Walker decided his prodigies could be more effective and enduring if they had an extra day between starts. So the Mets went to a five-man rotation, with at least four days between starts.

Success begets copycats. Every team in baseball soon followed the Mets’ lead. Starters became incapable of pitching more often than every fifth day. Their anatomy didn’t change. Their way of throwing didn’t change. Only the frequency of their starts changed.

I would argue the same thing has happened in horse racing. Contemporary thoroughbreds aren’t built differently than those from the recent past, although permissive medication might have made them less hardy. Yet the modern horse makes far fewer starts.

As ubiquitous as race-day medication has become, recently developed therapeutic drugs and state-of-the-art treatments should provide some balance. Injuries, which used to be career-ending, now sideline horses for only a few months, if that. Jeff Siegel remarked on HRTV’s “First Call” that if Ruffian had suffered the same injury today that she did in her match race with Foolish Pleasure, chances are she could have been saved.

So why can’t contemporary horses ran as often as those from the not so distant past?

They can, says Hall of Famer H. Allen Jerkens. “Nothing has happened. They could do it if (their trainers) wanted to.”

He clarified that he wasn’t making a blanket statement. “If a horse loses weight in a race or comes back a little sore, you obviously don’t want to run him back. But if he’s feeling well, eating everything, looking good and jumping and squealing, he might as well be running. Now if you run them back and they lose, they tell you that’s the reason.”

Another old school trainer, the late Hall of Famer Woody Stephens, used to say, “If they’re doing good, run them,” according to his former assistant and now top trainer in his own right Phil Gleaves. Stephens famously captured the Met Mile with Conquistador Cielo then won the mile and a half Belmont with him five days later.

More recently, Willy Beamin, then trained by Rick Dutrow Jr., won the Albany Stakes for New York breds at Saratoga last summer on a Wednesday and came back to beat a Grade 1 field in the Kings Bishop on Saturday.

Ken McPeek, more from the new school of training, offered an intriguing theory for why horses run as infrequently as they do. The trainer statistics in the Racing Form, a relatively new addition to the past performance charts, are a factor. “Owners rate us by our winning percentage. I’ve lost horses to high winning percentage trainers. If you don’t run them, you have no risk.”

You might not be able to win a race standing in the barn but a trainer's winning percentage doesn't suffer from a loss. In football, this is put down as playing not to lose.

To his credit, McPeek doesn’t allow this to change his methods. “I believe that getting a race for a horse is better than four more workouts even if it means I’ll always be a 15-16% trainer.”

Jerkens, too, believes the published stats have had an impact and sometimes put a trainer between in a tough spot. “The racing secretary expects you to run your horses. But if you run them where you don’t have a real good chance, it’s a problem.”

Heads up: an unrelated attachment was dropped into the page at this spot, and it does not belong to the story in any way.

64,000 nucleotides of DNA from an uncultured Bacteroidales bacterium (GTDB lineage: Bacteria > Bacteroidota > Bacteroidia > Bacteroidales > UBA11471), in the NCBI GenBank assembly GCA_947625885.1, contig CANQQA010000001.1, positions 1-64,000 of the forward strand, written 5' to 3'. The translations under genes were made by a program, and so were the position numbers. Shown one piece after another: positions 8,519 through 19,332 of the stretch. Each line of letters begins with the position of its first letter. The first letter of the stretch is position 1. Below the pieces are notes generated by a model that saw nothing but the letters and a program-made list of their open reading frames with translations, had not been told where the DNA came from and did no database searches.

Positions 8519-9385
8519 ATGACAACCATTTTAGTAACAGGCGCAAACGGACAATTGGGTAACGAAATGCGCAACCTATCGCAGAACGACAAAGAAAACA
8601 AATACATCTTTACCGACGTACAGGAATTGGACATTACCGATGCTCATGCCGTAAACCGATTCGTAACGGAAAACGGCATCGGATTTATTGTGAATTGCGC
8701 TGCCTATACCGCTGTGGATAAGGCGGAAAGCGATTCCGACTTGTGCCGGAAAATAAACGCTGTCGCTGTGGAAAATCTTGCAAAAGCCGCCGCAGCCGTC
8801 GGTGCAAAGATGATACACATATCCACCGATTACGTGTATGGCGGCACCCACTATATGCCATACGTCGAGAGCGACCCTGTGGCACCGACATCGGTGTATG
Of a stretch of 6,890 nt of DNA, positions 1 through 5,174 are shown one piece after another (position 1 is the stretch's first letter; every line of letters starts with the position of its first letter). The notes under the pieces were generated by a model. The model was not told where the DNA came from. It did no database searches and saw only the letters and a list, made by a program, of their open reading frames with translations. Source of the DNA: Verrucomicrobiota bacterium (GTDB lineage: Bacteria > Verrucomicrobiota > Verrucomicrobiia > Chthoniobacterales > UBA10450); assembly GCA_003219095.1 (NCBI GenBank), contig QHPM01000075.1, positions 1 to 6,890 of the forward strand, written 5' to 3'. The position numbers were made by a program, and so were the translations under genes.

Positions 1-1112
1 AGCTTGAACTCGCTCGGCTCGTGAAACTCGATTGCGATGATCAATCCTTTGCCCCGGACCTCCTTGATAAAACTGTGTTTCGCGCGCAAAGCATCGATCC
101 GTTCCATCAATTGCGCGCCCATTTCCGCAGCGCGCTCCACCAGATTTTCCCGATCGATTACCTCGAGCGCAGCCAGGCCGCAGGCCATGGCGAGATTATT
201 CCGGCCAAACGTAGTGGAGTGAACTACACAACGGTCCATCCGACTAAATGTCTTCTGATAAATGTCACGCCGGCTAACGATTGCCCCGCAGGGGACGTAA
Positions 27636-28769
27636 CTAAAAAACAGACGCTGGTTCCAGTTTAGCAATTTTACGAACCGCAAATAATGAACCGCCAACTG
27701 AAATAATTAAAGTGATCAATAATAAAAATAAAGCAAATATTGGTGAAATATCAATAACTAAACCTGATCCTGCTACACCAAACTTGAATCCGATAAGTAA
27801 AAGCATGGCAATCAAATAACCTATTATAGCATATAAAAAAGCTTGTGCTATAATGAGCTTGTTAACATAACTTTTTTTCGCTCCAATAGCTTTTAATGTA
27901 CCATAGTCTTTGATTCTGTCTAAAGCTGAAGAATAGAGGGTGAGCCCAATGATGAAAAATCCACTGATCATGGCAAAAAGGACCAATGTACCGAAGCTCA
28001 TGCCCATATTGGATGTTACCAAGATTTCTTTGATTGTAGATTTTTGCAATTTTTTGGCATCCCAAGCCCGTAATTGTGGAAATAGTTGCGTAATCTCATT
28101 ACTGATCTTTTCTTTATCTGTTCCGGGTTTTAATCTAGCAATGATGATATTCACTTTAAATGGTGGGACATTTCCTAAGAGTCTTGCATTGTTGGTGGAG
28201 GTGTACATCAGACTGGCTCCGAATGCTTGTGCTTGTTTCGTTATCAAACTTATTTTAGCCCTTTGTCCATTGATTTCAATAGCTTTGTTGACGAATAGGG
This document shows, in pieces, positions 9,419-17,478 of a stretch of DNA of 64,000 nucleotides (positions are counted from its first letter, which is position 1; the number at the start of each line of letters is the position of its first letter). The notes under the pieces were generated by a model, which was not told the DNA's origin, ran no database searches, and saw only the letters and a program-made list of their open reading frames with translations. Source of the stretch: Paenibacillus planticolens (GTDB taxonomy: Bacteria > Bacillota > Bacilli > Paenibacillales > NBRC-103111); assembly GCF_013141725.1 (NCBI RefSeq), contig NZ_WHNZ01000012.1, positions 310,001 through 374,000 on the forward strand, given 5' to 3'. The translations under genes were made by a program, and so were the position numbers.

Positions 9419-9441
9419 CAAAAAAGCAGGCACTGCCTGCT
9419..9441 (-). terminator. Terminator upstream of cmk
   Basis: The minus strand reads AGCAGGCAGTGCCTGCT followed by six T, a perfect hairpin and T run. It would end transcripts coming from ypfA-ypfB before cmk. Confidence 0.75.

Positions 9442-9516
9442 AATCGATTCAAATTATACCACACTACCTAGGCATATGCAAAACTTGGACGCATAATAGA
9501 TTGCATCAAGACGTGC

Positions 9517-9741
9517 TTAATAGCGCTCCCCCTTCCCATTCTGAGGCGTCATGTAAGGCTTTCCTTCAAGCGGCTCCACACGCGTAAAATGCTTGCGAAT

Jerkens and McPeek aren’t in accord on the effects Lasix has had. “You can’t run a horse on Lasix back that quickly,” McPeek said. “They lose 25 to 30 pounds in a race, more in the summer.”

What about Willy Beamin?

“That was bizarre. I’ve never seen anything like it.”

Jerkens doesn’t buy this thinking. “Horses get (lost weight) right back once they drink their water.”

Another unconventional theory deals with the emergence of super trainers. Some, such as Todd Pletcher and Steve Asmussen, have as many as 200 horses under their care. Inevitably, many fit the same condition. “They might have 15 horses in the same category and they can’t run them all at the same time,” Jerkens said.

If those horses were spread among several barns, you could get another two or three starters in races for that caliber horse. Pletcher might run five in the Kentucky Derby and Belmont Stakes but you wouldn’t see that in an ordinary entry-level allowance.

McPeek doesn’t see this as a major issue. “Maybe Todd has that problem but not a lot of guys do. If I have two (in the same condition), I’ll run them as an entry.”

Something not to be overlooked or underestimated is the influence of “The Sheets.” Len Ragozin and his imitators have suggested it is counter-productive to run a horse too often. Many trainers have become disciples, because they and their owners are sheets players.

Unfortunately, it’s impossible to trace who was racing’s Rube Walker, the trainer who initiated the less is more theory of running horses. But there is no disputing that it has created a flipside to the kiddie tune about the little train that could.

In racing, it has become, “I don't think I can. I don't think I can. I don't think I really can.” So they don’t try. And the sport is being killed by four- and five-horse fields.

Written by Tom Jicha